Atom & Cosmos

An asteroid's star turn, a 520-day mission to nowhere and the brightest millisecond pulsar ever

Close encounters of the asteroid kind
A nearly 400-meter-long asteroid is ready for its close-up. Telescopes will zoom in on the space rock — clunkily known as 2005 YU55 — when it passes just 323,000 kilometers from Earth on November 8, the closest visit by an asteroid this size since 1976. Whizzing by at 48,000 kilometers per hour, the charcoal-black world will be targeted by scientists trying to learn more about its composition and terrain: 2005 YU55 is a carbonaceous chondrite, the same type of asteroid that may have delivered organic molecules and water to an embryonic Earth. There’s no danger of a collision, but scientists say an impact by a similar-size object would trigger a 4,000 megaton blast if it hit land or a 70-foot-high tsunami in the event of a water landing. — Nadia Drake

Pumped up pulsars
In a globular cluster far, far away shines a millisecond pulsar for the record books: Spinning 27,000 light years from Earth in NGC 6624, the collapsed star is brighter, younger and has a stronger magnetic field than other dervishes of its type, an international team of scientists reported online November 3 in Science. The team thought at first that it was seeing 100 pulsars,  but the telltale gamma rays came from just one enormously energetic object, J1823-2021A, that spins more than 180 times per second.   — Nadia Drake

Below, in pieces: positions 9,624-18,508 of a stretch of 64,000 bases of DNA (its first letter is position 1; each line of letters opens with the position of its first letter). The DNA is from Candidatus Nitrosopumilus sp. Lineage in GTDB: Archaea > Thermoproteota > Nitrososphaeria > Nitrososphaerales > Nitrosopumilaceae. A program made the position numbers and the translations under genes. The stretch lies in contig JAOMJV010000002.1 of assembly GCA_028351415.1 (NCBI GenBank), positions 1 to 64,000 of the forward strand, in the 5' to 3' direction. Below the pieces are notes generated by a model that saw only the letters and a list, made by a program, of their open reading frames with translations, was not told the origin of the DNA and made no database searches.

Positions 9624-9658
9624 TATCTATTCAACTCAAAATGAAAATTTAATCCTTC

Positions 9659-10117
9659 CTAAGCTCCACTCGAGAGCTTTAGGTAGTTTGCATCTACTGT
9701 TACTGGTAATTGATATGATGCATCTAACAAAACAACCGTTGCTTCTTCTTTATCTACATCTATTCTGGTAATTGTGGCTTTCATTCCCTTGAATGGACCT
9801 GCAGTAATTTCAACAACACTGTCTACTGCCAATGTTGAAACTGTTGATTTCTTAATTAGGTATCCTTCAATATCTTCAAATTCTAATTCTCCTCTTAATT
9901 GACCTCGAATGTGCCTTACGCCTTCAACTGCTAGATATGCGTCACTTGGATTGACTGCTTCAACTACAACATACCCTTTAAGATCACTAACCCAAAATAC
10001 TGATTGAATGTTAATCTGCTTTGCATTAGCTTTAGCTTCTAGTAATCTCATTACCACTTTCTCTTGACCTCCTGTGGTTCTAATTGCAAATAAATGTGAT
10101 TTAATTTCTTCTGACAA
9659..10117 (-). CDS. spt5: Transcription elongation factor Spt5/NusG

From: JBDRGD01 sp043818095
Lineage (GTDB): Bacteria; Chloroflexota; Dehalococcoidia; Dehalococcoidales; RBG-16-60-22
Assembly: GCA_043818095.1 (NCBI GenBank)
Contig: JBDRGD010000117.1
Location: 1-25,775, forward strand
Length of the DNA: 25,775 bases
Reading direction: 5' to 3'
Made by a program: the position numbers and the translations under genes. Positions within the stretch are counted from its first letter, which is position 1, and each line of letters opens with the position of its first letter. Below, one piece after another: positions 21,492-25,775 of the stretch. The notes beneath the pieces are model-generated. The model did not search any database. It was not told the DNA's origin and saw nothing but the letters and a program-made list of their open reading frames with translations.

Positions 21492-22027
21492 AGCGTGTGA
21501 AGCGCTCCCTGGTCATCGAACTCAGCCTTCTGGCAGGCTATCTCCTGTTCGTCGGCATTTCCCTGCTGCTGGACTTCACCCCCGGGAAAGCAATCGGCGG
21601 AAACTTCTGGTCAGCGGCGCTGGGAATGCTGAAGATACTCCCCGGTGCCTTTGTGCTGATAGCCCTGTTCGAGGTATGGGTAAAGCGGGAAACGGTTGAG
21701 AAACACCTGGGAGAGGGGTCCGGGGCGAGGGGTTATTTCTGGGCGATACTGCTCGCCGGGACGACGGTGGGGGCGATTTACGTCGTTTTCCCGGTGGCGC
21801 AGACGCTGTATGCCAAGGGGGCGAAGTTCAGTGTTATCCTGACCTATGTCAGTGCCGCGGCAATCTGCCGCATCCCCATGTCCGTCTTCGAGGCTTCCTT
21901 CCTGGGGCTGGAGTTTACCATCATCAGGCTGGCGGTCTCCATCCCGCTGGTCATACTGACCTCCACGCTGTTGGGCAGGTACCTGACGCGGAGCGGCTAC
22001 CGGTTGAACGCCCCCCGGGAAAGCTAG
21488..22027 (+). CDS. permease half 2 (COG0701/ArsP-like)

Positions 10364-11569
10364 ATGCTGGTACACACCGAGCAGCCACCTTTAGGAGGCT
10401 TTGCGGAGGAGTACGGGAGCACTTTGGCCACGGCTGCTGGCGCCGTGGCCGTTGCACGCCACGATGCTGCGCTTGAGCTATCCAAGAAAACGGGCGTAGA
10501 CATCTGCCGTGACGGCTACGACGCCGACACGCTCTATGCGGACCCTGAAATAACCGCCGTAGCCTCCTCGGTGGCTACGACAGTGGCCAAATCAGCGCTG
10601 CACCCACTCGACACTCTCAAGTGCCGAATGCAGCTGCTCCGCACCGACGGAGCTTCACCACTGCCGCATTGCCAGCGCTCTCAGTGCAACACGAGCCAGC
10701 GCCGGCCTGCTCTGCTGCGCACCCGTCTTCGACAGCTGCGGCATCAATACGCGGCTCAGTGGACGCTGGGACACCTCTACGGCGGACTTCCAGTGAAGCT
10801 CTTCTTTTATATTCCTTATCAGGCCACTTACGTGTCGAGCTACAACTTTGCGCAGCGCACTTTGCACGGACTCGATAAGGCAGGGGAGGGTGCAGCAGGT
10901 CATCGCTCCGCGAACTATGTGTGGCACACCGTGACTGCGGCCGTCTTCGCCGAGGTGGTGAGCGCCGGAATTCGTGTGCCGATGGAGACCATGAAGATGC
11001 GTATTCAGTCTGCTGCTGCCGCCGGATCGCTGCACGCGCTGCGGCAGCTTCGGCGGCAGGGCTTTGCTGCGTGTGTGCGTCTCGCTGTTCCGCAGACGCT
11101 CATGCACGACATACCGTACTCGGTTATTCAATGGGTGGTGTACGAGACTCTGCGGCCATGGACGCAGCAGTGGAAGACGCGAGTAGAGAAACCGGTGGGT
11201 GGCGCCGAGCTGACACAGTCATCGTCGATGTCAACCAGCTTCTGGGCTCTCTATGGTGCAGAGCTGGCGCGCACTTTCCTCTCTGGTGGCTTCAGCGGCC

International space news
This week, China took another step in assembling its space station, Russia prepared to launch a spacecraft destined for the Mars moon Phobos and an international group of six “space travelers” emerged after 18 months of isolation. On November 3, after a two-day orbital chase, the Chinese spacecraft Shenzhou-8 docked with Tiangong-1, a space lab module already orbiting Earth. The next day, six volunteers emerged from more than 520 days inside a windowless, mock spacecraft intended to simulate conditions during a manned mission to Mars. Conducted in Moscow, the Mars500 experiment was run by the European Space Agency and the Russian Institute for Biomedical Problems. And on November 8, Russia plans to launch the Phobos-Grunt probe, destined for Mars’ mysterious, walnut-shaped moon, and the first attempt by Russia to send a spacecraft outside Earth orbit in 15 years. — Nadia Drake

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